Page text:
I will be glad to answer any questions. All comments are welcome and appreciated. PM me here for pricing and availability.

Also please note that this public post serves as proof of concept as of this date. (legal mumbo jumbo)

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My very best wishes to you, and that it becomes everything that you wish it to be.
Good luck.

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For anyone reading this thread and hearing about this for the first time: I was a fortunate beta tester of this product. I have done my own personal comparison testing as well as testing among others that I mix for. I am confident in saying that every mix I compared between traditional time steeping and instant homogenization with this device have been indistinguishable from each other. It’s quite amazing to be able to create a ‘mature’ e-juice in seconds. Quite a fantastic device, this is.

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I’ve written quite a lot and several long and I think very good discussions on homogenizer usages are contained in other threads. Nevertheless the reason these mechanical forces eliminate most if not all of the time factors involved with traditional DIY mixing can be summarized fairly quickly and easily:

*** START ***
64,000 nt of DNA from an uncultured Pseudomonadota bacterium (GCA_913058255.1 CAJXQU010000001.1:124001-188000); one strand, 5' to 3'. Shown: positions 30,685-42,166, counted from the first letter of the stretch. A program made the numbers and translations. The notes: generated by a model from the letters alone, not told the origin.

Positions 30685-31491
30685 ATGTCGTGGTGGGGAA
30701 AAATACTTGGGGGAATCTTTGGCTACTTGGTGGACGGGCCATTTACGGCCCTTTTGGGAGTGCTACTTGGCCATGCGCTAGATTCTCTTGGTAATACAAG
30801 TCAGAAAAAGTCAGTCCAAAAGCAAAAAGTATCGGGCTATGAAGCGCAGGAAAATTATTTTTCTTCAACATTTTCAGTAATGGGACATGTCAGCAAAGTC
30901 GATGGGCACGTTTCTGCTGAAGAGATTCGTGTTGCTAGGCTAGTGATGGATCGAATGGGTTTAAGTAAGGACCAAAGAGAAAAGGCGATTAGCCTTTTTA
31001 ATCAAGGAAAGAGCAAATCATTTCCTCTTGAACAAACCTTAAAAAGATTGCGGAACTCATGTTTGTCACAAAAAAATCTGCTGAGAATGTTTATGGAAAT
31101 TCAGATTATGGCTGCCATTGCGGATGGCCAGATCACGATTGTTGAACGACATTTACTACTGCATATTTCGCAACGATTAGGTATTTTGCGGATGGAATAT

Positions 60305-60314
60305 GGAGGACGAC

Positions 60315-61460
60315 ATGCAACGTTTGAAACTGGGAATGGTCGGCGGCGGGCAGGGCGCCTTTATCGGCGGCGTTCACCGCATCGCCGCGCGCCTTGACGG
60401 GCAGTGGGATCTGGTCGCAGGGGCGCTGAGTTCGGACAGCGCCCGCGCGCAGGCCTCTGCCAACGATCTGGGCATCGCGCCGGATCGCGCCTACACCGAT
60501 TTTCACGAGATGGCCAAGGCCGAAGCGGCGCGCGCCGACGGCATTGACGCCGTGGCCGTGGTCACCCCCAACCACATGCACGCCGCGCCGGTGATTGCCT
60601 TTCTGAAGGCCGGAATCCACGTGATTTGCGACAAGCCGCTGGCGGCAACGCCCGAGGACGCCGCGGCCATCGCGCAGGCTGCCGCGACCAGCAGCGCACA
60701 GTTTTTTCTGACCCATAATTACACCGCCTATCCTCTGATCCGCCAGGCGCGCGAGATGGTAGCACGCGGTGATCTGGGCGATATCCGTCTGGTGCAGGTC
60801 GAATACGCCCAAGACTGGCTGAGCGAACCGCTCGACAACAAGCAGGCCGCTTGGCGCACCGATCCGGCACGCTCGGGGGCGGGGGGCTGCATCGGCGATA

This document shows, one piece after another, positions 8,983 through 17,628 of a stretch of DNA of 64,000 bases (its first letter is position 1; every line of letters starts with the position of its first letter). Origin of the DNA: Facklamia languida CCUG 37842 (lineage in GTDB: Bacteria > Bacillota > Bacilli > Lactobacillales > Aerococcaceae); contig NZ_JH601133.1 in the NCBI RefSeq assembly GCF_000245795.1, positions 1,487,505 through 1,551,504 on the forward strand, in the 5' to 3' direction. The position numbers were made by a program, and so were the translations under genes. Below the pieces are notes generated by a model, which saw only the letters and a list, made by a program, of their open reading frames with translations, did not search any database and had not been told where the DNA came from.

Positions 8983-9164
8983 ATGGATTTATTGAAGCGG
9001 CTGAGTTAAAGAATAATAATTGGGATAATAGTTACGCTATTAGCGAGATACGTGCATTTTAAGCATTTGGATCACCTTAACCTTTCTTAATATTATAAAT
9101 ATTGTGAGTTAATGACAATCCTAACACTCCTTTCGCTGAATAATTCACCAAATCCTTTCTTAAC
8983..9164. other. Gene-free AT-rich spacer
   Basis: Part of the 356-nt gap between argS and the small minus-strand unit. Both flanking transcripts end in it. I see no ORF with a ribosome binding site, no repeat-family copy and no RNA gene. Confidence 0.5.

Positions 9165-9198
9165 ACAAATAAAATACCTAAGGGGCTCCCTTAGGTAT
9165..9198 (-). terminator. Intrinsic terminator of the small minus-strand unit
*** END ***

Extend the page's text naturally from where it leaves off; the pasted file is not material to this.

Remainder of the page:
VG IS THE OBSTACLE.

The flavor concentrates we use are comprised of chemicals and occasionally extracts which offer seemingly infinite numbers of possible combinations; all different. Just yesterday I posted in another thread how FlavourArt dilutes their flavor bases “about 80 times” to make their concentrates. The owner goes on to show how these flavor bases or “flavor materials” are diluted in an “expensive mixer” (homogenizer) with “PG” and “water” and “maybe some other” final ingredients.

On the subject of PG vs VG for making concentrates:

“Because there is a chemical reason. VG is a poor solvent for flavor material. Flavor materials are mainly (apolas? unknown term to me) which means they are not water logging. So you need a solvent as PG which is safe, which is clean, and that can keep all the flavor material dissolved properly. If you do the same flavor and you use VG instead PG as a solvent, the flavor is going to separate all the time.” ( Massimo Mancini-owner- Flavourart)

Our flavor materials, too many to quantify or assign some “steep” rule, are suspended in solvents and additives intended to be dissolved in the VG. The time method ‘works’ to varying degrees. When done properly and at the right temperature stirring works much better. A high shear mixer can even mix oil and water and they will stay suspended (emulsified).

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Searching the intertubes will yield discussions about homogenization of e-juice that go back years, so this concept is neither foreign nor quackery. Those older discussions explain that high shear mixing does indeed lead to instantly mature mixes, just as it is explained here. The difference between then and now is that until now there has been no budget-friendly way for the home DIY mixer to obtain such a device. And thus, time steeping has remained ‘king’.